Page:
Episode #17: Are You Asking The Wrong Financial Questions

Today’s Prep:

To plan for retirement, you need to be asking the right kind of  financial questions. But what if you have it all wrong? David takes some of the questions he hears most and tells you what kind of questions you really should ask when it comes to saving and preparing for retirement.

(Click the featured times below to jump forward in the episode)

Equipping Points:

1:23 – How Much Money Do I Need To Retire?

  • A better question is “What lifestyle do you want to live in retirement?” Some people want big trips, while others are just fine living on little. Paint a picture of what you want retirement to look like in order to put together a plan. Don’t forget to plan for inflation!

3:55 – Should I Get Long-Term Care Insurance? 

  • Some feel this is a yes or no question: Should you buy a policy or roll the dice and take your chances? But there are a few more options to consider:
    • If you buy a policy, make sure you understand that your premiums will likely increase or your benefits will go down over time.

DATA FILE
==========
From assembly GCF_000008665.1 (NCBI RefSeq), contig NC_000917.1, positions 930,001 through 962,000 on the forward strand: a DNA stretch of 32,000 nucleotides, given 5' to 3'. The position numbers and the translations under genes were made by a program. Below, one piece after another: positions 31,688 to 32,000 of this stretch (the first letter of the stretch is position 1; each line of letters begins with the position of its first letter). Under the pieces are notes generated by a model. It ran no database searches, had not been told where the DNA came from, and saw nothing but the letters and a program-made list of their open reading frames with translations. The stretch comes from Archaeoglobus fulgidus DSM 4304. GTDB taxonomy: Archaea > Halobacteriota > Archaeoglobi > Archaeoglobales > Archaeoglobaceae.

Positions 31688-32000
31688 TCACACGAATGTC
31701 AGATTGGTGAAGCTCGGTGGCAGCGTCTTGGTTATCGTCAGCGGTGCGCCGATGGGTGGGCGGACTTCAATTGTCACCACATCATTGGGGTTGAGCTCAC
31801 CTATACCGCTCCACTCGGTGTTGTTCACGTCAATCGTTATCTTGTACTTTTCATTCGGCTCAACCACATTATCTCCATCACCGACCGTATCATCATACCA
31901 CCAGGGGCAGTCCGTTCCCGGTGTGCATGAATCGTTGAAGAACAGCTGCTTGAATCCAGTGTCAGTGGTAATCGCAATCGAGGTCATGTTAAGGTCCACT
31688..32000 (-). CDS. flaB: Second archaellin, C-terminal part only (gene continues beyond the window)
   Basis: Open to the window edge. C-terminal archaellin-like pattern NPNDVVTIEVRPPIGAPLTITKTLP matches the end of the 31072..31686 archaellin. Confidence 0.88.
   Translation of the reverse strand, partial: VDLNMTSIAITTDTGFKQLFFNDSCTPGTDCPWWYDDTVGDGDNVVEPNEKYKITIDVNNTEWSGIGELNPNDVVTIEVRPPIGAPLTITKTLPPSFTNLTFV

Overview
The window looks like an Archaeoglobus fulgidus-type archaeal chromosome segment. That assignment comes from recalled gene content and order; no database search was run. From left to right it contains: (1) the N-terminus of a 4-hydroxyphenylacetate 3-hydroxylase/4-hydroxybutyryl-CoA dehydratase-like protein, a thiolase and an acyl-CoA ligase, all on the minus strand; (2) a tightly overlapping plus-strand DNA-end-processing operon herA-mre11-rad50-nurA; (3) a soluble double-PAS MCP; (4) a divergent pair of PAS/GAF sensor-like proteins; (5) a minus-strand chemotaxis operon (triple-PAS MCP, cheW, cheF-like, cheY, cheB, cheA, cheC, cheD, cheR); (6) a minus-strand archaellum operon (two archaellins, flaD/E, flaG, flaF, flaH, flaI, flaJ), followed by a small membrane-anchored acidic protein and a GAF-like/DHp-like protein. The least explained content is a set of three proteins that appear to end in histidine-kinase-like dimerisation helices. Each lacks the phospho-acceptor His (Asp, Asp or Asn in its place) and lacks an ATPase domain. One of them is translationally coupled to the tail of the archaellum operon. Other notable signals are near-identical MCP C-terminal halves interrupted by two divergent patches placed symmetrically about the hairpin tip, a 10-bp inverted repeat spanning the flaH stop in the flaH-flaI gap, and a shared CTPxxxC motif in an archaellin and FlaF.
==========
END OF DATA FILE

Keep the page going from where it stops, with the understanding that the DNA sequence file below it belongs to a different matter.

• If you roll the dice and self-fund, do you have enough assets to truly pay for long-term care?
    • Another way to offset expenses of long-term care is an accelerated death benefit on a permanent life insurance policy.
    • A fourth way is an “asset-based plan.” For instance, putting to work money you have in a CD into a different kind of insurance policy.
    • Or you can combine all of these into your complete plan. Depending on who you are and what kind of risk you are planning to take yourself, you can come up with a solution instead of just ignoring it.

7:50 – What Can I Do To Pay Less In Taxes This Year?  

  • Better yet, ask, “How much are you going to pay in taxes once you’re retired?” Your tax bracket in retirement may be the same or higher than when you’re working, since most of your deductions will be gone. Don’t forget every penny that comes out of a 401(k), 403(b), etc. will be taxed, and we don’t know what tax rates will be in the future. And make sure you partner with a qualified advisor as you engage in tax-related problem-solving.

11:39 – Be Sure To Clearly Understand The Answers You Get From An Advisor.  

  • It starts by asking good questions, but the answers are key. Understand what the answers are, and be an active participant in your planning process. A plan that you help put together will yield a better result.

Today’s Takeaway:

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The host: David Dickens

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